This disorder of the red cell membrane is inherited in an autosomal dominant manner. The red cells are elliptical. It is a similar condition to HS but milder clinically. Only a minority of patients have anaemia and only occasional patients require splenectomy.

Hereditary stomatocytosis

Stomatocytes are red cells in which the pale central area appears slit-like. Their presence in large numbers may occur in a hereditary haemolytic anaemia associated with a membrane defect but excess alcohol intake is a common cause.


Normal haemoglobin

Normal adult Hb (Hb A) has two polypeptide globin chains, the a and f3 chains, which have 141 and 146 amino acids, respectively. These are folded so that haem molecules can be held within the fold and are yet able to combine reversibly with oxygen. In early embryonic life, haemoglobins Gower 1, Gower 2 and Portland predominate. Later, fetal haemoglobin (Hb F), which has two a and two ‘I chains, is produced. There is increasing synthesis of f3 chains from 13 weeks of gestation and at term there is 80% Hb F and 20% Hb A. The switch from Hb F to Hb A occurs 3-6 months after birth when the genes for ‘I chain production are further suppressed and there is rapid increase in the synthesis of f3 chains. The exact mechanism responsible for the switch remains unknown. There is little Hb F produced (normally less than 1%) from 6 months after birth. The 0 chain is synthesized just before birth and Hb A2 (0’282) remains at a level of about 2% throughout adult life.
Globin chains are synthesized in the same way as any protein (see Chapter 2). Four globin chain genes are required to control a-chain production. Two are present on each haploid genome (genes derived from one parent). These are situated close together on chromosome b16. The genes controlling the production of E, ‘I, 0 and, f3 chains are close together on chromosome 11. The globin genes are arranged on chromosomes 16 and 11 in the order in which they are expressed.
Abnormal haemoglobins Abnormalities occur in:
• Globin chain production, e.g. thalassaemia
• Structure of the globin chain, e.g. sickle cell disease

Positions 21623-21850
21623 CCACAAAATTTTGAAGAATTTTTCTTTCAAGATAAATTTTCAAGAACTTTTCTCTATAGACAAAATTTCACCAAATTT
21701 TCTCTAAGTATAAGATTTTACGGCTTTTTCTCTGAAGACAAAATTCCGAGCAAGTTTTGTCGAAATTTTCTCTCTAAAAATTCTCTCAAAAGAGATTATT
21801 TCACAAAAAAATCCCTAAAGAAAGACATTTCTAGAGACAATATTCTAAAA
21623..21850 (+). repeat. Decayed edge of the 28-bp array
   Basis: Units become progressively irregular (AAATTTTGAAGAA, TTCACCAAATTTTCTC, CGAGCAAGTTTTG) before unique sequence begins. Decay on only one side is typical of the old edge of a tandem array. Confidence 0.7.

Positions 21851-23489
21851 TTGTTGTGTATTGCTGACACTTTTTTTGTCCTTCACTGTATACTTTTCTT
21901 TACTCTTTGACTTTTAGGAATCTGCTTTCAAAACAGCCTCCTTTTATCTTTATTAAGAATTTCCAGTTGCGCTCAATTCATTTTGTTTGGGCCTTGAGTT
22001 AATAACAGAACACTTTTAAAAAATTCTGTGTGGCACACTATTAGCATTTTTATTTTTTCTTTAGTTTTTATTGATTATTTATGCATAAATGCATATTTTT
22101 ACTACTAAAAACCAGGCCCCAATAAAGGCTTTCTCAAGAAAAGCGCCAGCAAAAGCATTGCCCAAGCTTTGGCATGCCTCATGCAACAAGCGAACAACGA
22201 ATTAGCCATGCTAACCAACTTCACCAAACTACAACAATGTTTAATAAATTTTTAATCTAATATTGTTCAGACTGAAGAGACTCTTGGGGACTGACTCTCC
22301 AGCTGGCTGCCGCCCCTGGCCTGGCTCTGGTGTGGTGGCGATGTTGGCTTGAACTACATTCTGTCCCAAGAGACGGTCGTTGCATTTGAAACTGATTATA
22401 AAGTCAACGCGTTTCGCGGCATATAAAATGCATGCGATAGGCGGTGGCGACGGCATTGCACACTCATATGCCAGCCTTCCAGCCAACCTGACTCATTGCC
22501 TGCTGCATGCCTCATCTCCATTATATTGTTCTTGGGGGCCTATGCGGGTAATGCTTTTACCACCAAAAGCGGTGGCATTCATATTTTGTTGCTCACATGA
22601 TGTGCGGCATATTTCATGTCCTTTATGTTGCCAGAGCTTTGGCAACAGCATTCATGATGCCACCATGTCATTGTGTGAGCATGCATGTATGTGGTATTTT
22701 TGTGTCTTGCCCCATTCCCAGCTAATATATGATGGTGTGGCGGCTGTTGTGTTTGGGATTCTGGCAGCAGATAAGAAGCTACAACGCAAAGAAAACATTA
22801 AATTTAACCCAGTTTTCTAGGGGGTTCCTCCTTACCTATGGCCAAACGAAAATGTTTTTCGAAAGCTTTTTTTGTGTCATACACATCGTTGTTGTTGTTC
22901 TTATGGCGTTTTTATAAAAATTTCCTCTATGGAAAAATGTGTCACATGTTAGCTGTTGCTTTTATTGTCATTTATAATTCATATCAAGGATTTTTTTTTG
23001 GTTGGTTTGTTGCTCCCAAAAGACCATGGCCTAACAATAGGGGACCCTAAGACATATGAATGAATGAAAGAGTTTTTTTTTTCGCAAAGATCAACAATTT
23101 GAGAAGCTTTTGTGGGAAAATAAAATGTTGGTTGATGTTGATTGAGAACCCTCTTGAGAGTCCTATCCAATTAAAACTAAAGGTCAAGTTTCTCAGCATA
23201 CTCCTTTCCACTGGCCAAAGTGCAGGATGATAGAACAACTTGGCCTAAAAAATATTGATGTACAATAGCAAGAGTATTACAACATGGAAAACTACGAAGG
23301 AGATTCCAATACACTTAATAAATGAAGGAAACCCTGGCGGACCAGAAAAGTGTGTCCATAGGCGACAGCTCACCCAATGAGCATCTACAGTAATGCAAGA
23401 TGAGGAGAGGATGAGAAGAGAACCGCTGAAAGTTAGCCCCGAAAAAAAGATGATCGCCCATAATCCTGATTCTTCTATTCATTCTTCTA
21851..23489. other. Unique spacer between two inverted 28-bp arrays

• Combined defects of globin chain production and structure, e.g. sickle cell f3-thalassaemia Genetic defects in haemoglobin are the commonest of all genetic disorders.


The thalassaemias (Greek thalassa = sea) are anaemias originally found in people living on the shores of the Mediterranean but are now known to affect people throughout the world.
Normally there is balanced (l : 1) production of a and f3 chains. The defective synthesis of globin genes in thalassaemia leads to ‘imbalanced’ globin chain production,
leading to precipitation of globin chains within the red cell precursors and resulting in ineffective erythropoiesis. Precipitation of globin chains in mature red cells leads to haemolysis.


In homozygous f3-thalassaemia either no normal f3 chains are produced (f30) or f3-chain production is very reduced (fJ”). There is an excess of a chains which precipitate in erythroblasts and red cells causing ineffective erythropoiesis and haemolysis. The excess a chains combine with whatever f3, 0 and ‘I chains are produced, resulting in increased quantities of Hb A2 and Hb F and, at best, small amounts of Hb A. In heterozygous f3-thalassaemia there is usually symptomless microcytosis with or without mild anaemia. Table 6.11 shows the findings in the homozygote and heterozygote for the common types of f3-thalassaemia.


The molecular errors accounting for over 100 genetic defects leading to f3-thalassaemia genes have been characterized. Unlike o-thalassaemia, the defects are mainly point mutations rather than gene deletions. The mutations result in defects in transcription, RNA splicing and modification, translation via frame shifts and nonsense codons producing highly unstable J3-globin which cannot be utilized.

Some types of haemoglobin.
Some types of haemoglobin.
Loci of genes on chromosomes 16 and 11 and the combination of various chains to produce different haemoglobins.
Loci of genes on chromosomes 16 and 11 and the combination of various chains to produce different haemoglobins.